The Texas Department of State Health Services announced that 4 infants have been hospitalized for botulism, each after having used honey-containing pacifiers purchased in Mexico. According to the FDA, these hospitalizations occurred between mid-August and at the end of October. The FDA is re-emphasizing one should never feed a child honey before he or she reaches at least one year of age.
Why can’t you feed your toddler honey? Well, honey may contain spores of bacteria called Clostridium botulinum. The bacteria can secrete a neurotoxin called botulinum toxin, causing block nerve cells from releasing a neurotransmitter called acetylcholine, which can ultimately paralyze muscles. I know, I know, I was shocked too when I researched this. What’s even more shocking is that this all related to Botox!
In case you were wondering why it sounded familiar, its muscle paralyzing effect is why Botox can smooth our friends and leave you with what looks like a constantly… let’s say surprised (?) look. Of course, Botox treatment involves only small doses of toxin injected into specific places.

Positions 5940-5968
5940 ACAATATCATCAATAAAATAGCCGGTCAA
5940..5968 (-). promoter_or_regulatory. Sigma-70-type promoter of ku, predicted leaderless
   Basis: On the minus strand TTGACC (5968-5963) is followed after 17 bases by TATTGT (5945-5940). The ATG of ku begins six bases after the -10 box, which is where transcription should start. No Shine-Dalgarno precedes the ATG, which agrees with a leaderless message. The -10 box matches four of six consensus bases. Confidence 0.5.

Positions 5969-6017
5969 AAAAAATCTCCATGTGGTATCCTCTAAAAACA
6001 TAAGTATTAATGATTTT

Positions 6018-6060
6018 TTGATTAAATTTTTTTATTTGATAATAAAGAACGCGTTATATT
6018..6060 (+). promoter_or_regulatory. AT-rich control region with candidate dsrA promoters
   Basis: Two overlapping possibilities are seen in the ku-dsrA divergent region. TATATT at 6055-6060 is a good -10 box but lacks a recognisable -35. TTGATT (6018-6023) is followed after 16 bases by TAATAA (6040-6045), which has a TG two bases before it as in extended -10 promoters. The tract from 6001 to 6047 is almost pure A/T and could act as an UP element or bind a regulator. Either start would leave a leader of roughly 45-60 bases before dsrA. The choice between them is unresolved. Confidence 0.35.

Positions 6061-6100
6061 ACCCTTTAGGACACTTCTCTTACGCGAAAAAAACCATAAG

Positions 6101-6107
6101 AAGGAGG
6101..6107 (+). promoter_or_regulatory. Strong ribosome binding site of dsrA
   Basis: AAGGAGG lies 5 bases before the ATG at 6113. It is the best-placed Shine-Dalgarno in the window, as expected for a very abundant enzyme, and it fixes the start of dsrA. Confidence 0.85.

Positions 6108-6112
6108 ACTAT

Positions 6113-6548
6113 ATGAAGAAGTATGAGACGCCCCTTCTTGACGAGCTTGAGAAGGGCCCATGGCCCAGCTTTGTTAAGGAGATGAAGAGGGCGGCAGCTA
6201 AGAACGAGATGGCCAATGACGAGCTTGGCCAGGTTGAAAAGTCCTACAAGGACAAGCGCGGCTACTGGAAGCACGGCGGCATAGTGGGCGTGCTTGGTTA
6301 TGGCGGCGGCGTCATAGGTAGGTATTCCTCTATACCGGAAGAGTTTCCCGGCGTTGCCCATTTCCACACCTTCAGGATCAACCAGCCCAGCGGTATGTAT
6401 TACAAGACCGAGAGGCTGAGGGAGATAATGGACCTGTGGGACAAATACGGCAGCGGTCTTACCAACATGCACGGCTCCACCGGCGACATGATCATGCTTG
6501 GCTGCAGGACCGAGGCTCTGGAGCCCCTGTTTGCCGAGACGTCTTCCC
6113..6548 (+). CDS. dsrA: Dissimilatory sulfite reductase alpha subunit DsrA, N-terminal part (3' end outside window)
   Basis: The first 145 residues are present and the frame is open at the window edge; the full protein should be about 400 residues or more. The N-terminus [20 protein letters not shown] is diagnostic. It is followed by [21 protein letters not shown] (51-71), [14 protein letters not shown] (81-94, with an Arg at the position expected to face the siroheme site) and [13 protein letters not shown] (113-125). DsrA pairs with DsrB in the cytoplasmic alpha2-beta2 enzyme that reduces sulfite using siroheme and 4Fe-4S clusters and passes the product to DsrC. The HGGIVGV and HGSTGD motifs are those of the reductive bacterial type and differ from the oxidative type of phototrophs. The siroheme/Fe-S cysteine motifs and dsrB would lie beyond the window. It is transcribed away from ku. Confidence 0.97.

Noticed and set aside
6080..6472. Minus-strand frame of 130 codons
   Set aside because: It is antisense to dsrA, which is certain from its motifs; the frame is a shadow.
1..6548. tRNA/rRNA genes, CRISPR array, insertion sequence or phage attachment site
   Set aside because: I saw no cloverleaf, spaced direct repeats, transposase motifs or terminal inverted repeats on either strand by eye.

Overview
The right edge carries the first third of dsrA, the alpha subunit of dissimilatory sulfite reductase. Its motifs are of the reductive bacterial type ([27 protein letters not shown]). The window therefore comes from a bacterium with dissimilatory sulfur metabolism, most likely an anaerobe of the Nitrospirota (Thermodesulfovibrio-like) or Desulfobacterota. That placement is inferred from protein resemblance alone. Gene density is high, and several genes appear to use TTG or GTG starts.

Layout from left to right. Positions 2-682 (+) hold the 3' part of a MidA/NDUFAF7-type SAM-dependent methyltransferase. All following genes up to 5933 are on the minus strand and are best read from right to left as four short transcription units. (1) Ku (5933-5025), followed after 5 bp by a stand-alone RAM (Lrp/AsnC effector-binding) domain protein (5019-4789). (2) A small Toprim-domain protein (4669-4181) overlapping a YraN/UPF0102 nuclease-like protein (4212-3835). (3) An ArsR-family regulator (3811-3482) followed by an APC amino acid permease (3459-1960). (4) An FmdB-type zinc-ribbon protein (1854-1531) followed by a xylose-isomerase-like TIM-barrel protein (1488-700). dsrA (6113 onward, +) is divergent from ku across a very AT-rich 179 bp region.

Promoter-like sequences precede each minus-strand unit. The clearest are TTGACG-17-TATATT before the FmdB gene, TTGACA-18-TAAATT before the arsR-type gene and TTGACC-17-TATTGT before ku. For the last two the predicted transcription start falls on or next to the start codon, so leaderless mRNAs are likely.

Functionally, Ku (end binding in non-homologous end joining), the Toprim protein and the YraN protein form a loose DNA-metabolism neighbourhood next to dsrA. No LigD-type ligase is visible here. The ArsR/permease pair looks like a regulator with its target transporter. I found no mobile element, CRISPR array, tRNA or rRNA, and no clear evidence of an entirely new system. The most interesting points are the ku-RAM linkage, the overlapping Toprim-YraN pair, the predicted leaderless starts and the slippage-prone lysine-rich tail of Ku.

Botulism results when enough toxins end up in your gut and spread to the parts of the body, paralyzing the muscles that you normally use to breathe and move. Which is why botulism can be life-threatening. Early symptoms include difficulty seeing, moving, breathing, swallowing, talking, or crying.
What am I trying to say with all this? Well, Botulism is a medial and life-threatening emergency. Therefore, don’t start telling people you got botulism when you meant a Botox treatment. If you suspect that you have botulism, you should contact your doctor immediately, so you can get antitoxin as soon as possible.
So when can one eat honey safely? Well, throughout your life your gut develops other bacteria such as Clostridium botulinum, preventing it from reproducing and produce toxins. When babies are born, they don’t have the same bacteria. The older you are, the more you can handle honey. So, moral of the story, don’t feed your child under the age of one honey.
For anyone who has purchased or used a honey pacifier in the past, the FDA recommends to stop using it and discard it. The agency is also advising retailers who sell the products to discontinue the products. The Texas Department of State Health Services is urging parents who suspect their child may be in danger to get medical help as soon as possible.